• The most migratory of the subspecies. Breed in the most northerly part of the eastern towhee’s distribution in the summer (southern Canada: southern Manitoba and Ontario and extreme southern Quebec; and eastern USA: northern Minnesota east to northern Vermont, central New Hampshire and southwestern Maine, south to northeastern Oklahoma, northern Arkansas, southern Tennessee, northeastern Georgia, northwestern South Carolina, central North Carolina and Virginia). Migrate to the southern and eastern portion of the species’ range in the winter: Nebraska, Wisconsin, southern Michigan, extreme southern Ontario, Pennsylvania, southern New York, and Massachusetts south to Oklahoma, central southern and southeastern Texas, Gulf Coast, and south-central Florida.
  • Alabama Towhee (Pipilo erythrophthalmus canasterm – A. H. Howell, 1913)
    • Range: South-central Louisiana, north to northeastern Louisiana east through Mississippi, extreme southwestern Tennessee, northern Alabama and southeastern Georgia, central South Carolina to western North Carolina, and south to northwestern Florida and east along the Gulf Coast.
  • Riley’s Eastern Towhee (Pipilo erythrophthalmus rileyi – Koelz, 1939)
    • Range: Southeastern Virginia, coastal North Carolina, and coastal South Carolina south to southeastern Alabama and Georgia, and northern Florida. Resident populations are also found in western and central Florida.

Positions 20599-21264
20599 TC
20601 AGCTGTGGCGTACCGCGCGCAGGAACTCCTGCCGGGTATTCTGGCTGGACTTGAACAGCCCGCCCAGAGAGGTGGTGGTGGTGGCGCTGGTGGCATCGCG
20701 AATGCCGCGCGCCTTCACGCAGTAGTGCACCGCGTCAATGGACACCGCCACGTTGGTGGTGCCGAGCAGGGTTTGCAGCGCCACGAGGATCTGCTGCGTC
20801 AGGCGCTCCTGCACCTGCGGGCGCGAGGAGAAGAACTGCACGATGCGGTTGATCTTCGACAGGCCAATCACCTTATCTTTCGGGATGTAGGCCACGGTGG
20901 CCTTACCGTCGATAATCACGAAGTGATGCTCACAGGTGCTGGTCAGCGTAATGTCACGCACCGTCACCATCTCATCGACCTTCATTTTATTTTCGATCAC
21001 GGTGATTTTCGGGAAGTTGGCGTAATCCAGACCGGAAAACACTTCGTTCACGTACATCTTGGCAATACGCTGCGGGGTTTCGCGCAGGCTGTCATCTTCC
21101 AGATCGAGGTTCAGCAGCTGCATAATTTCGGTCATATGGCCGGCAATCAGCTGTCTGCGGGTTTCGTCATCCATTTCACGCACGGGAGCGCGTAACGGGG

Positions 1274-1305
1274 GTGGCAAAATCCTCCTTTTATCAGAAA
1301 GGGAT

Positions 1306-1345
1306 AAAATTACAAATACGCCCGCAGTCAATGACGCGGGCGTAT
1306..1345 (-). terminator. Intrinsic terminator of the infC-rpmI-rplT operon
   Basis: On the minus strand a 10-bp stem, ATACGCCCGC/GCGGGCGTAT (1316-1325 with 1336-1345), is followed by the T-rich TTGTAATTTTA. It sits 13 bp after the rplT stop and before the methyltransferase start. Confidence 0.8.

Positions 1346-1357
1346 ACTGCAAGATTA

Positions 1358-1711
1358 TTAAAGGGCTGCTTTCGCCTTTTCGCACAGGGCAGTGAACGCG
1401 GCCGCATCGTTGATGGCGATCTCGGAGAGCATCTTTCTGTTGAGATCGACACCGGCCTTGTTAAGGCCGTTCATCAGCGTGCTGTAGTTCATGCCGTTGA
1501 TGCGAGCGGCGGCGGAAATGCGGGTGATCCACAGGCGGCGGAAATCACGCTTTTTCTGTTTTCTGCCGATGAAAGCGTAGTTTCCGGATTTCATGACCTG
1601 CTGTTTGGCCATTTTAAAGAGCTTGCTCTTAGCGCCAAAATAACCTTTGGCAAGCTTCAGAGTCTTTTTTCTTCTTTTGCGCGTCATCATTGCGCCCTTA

• White-eyed Towhee (Pipilo erythrophthalmus alleni – Coues, 1871)
    • Range: Peninsular Florida
    • ID: Named for their whitish eyes.


The Eastern Towhees are smaller than robins about 1/3 larger than song sparrows and twice as heavy. They are recognized as members of the sparrow family by their thick, triangular, seed-cracking bill.

The total length (from the top of the head down to the tip of the tail) ranges from 6.8 – 9.1 inches (17.3 to 23 cm) and the wingspan is 7.9 – 12 inches (20 – 30 cm). They weigh between 1.1 to 1.9 oz (32 to 53 g) – the average being 1.4 oz (40 g).

Adult towhees have rusty-colored (“rufous”) sides and white chests and bellies. The male has a black head, neck, shoulders, back, wings and tail – these parts are dark brown in females. The long, rounded, dark tail has white edges.

The eyes are mostly brownish-red, whitish in birds found in the southeast.

The juvenile plumage (summer) is heavily streaked, brown above and buffy below.

Similar species: